The Nevada Independent

Your state. Your news. Your voice.

The Nevada Independent

If it wasn’t voter fraud, why did Trump lose Nevada?

Rex Briggs
Rex Briggs
Opinion
SHARE

After an extensive analysis of Nevada voting in 2016 and 2020, including a deep dive into Washoe County voting files, I could not find evidence of widespread (or any) fraud. What I found was trends and behaviors that were consistent for both registered Republicans and Democrats, such as hitches related to changing an address or having an out-of-state mailing address while still residing primarily in Nevada.

Each new day seems to bring a new set of conspiracy theories and disingenuous partisan “analysis,” including numerous claims from attorney Jesse Binnall that I recently reviewed. While many Republicans continue to tap dance to Trump’s tune of alleged fraud, it seems to me that many are missing the opportunity to learn why the president failed to earn a second term from voters in Nevada and elsewhere. 

Binnall’s claims

Let me first provide a rejoinder to the fraud claims Binnall recently made before Congress, then turn to the question, “If it wasn’t fraud, why did Trump lose Nevada?” (If you read my piece yesterday, you can probably skip this part — although I do provide some new information here.)

Binnall claims there were thousands of people who voted twice in 2020.

Yes, there were some duplicate votes, as shown in my analysis of the Washoe voter file — about as many for registered Republicans as for Democrats. The only group that was much higher for this metric was TEA NV; they were twice as likely to vote twice (but there were only 33 of those).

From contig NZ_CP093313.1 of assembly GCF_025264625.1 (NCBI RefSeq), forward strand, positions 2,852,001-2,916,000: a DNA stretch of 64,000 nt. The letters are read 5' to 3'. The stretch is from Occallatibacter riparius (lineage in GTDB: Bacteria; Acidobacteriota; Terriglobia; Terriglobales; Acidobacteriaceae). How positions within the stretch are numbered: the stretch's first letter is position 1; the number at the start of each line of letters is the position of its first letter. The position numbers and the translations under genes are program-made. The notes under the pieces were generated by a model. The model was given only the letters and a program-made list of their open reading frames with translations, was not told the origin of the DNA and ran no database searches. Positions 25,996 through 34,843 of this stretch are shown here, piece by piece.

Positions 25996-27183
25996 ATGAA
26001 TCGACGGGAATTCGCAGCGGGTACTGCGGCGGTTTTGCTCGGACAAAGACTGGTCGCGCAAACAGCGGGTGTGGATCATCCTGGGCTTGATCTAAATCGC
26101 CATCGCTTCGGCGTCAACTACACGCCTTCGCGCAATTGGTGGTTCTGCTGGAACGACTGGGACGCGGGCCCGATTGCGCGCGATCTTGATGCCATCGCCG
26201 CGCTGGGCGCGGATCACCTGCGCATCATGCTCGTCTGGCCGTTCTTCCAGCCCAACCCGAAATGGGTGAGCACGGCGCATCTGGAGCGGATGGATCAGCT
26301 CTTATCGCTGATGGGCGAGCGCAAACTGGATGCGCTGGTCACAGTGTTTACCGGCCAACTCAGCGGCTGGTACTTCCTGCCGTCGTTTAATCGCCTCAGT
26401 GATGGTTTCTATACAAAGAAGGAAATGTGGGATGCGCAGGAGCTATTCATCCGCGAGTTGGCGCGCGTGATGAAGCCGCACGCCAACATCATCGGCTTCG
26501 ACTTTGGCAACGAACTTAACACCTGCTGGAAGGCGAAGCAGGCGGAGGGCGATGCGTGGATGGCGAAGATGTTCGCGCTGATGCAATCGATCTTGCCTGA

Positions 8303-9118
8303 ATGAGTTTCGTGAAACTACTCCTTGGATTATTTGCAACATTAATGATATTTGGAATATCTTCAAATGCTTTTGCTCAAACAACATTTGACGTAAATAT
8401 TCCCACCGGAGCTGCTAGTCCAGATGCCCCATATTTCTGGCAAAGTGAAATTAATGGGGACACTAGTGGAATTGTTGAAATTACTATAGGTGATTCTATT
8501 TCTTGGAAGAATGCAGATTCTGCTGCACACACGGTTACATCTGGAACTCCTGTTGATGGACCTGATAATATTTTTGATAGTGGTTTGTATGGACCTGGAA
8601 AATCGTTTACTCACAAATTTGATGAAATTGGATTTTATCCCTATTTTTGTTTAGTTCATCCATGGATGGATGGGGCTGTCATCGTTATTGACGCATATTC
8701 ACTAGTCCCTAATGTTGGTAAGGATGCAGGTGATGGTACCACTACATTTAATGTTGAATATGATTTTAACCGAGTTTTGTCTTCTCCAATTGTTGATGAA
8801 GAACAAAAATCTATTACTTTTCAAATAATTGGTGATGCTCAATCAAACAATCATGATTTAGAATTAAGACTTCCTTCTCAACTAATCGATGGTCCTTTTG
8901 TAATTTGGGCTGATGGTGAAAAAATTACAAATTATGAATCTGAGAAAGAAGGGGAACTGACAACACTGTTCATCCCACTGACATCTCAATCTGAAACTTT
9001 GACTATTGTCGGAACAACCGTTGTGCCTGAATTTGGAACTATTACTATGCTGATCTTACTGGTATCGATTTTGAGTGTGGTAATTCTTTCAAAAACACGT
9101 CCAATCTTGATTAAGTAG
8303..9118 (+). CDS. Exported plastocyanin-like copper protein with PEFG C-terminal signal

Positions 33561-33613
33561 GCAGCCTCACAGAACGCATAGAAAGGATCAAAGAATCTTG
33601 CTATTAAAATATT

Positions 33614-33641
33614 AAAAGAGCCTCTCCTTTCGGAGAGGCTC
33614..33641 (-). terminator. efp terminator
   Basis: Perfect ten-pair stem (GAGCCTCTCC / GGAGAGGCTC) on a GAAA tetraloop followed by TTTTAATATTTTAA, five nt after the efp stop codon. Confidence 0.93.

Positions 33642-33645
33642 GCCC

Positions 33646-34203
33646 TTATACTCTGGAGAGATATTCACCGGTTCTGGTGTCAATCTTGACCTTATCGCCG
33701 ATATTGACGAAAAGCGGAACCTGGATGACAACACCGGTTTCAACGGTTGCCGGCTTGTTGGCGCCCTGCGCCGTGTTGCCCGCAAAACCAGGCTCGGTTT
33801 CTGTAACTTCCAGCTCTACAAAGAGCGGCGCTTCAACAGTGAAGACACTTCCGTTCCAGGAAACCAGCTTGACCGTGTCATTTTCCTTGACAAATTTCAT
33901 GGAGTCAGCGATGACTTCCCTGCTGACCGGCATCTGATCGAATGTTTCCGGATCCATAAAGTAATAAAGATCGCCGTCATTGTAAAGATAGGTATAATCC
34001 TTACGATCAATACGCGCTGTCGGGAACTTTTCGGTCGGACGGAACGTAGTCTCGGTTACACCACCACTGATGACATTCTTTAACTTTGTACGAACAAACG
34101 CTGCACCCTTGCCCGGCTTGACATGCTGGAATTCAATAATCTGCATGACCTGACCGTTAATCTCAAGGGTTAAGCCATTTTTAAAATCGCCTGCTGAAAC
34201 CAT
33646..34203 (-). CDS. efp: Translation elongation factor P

The most common duplicates were related to a change of address. I found about 3,800 people who voted twice (once by mail and then in person – no one votes twice by mail because you need the mailing envelope with the unique voter code that matches your ballot). Double-voting instances are caught in the system when either (a.) the person showed up to vote in person after already mailing a ballot or (b.) a mail ballot was received after someone had voted in person. 

Patterns in Washoe’s duplicate voting records don’t show any signs of widespread fraud. They do show some confusion from voters about whether a mail ballot was actually received. Given all the press around issues with the postal service and politicization of mail-in ballots, is this really a surprise? Better, easier-to-access tracking both online and at the polls would make it easier for people to trace their own ballot and know for sure it was received so as to limit duplicate voting in the future. 

Binnall also claims he sees dead voters.

Binnall has not released his data file of alleged dead voters, so it is not possible to verify his claims. (Jesse, please post your data — with their VoterIDs.) It seems likely that Binnall is conflating a dead person being on the active voter rolls and actually voting. It is unclear how many Nevada ballots were cast by supposedly dead voters. It is also unclear whether these were equally likely to come from registered Republicans as from Democrats. 

What is clear is that before a vote is processed, the Nevada voter file is checked against Social Security & Vital statistics. (Please see the ERIC database for more on how Nevada and 30 other states check the data). While the process is not perfect, Nevada’s goal is that 80 percent of deaths be reported within 10 days via the electronic system. Some deaths take longer to appear in the Vital Statistics database. But success even at an 80 percent level would make the number of dead Nevada voters who cast a ballot (and which were then counted in the final tally) very small — and quite unlikely to have any material difference in the statewide election outcome.  

Binnall also claims that thousands of out-of-state voters (not members of the military or students) voted in Nevada. 

It goes without saying that people are allowed to own more than one home in more than one state, and Nevada residents who own homes outside the state are permitted to vote in Nevada (provided they meet residency requirements). For example, about 3 percent of registered voters in Washoe list an out-of-state mailing address. The out-of-state voters in Washoe were found to be 12 percent more likely to be registered Republicans than registered Democrats. If anything, then, the small portion of out-of-state voting favors Republicans.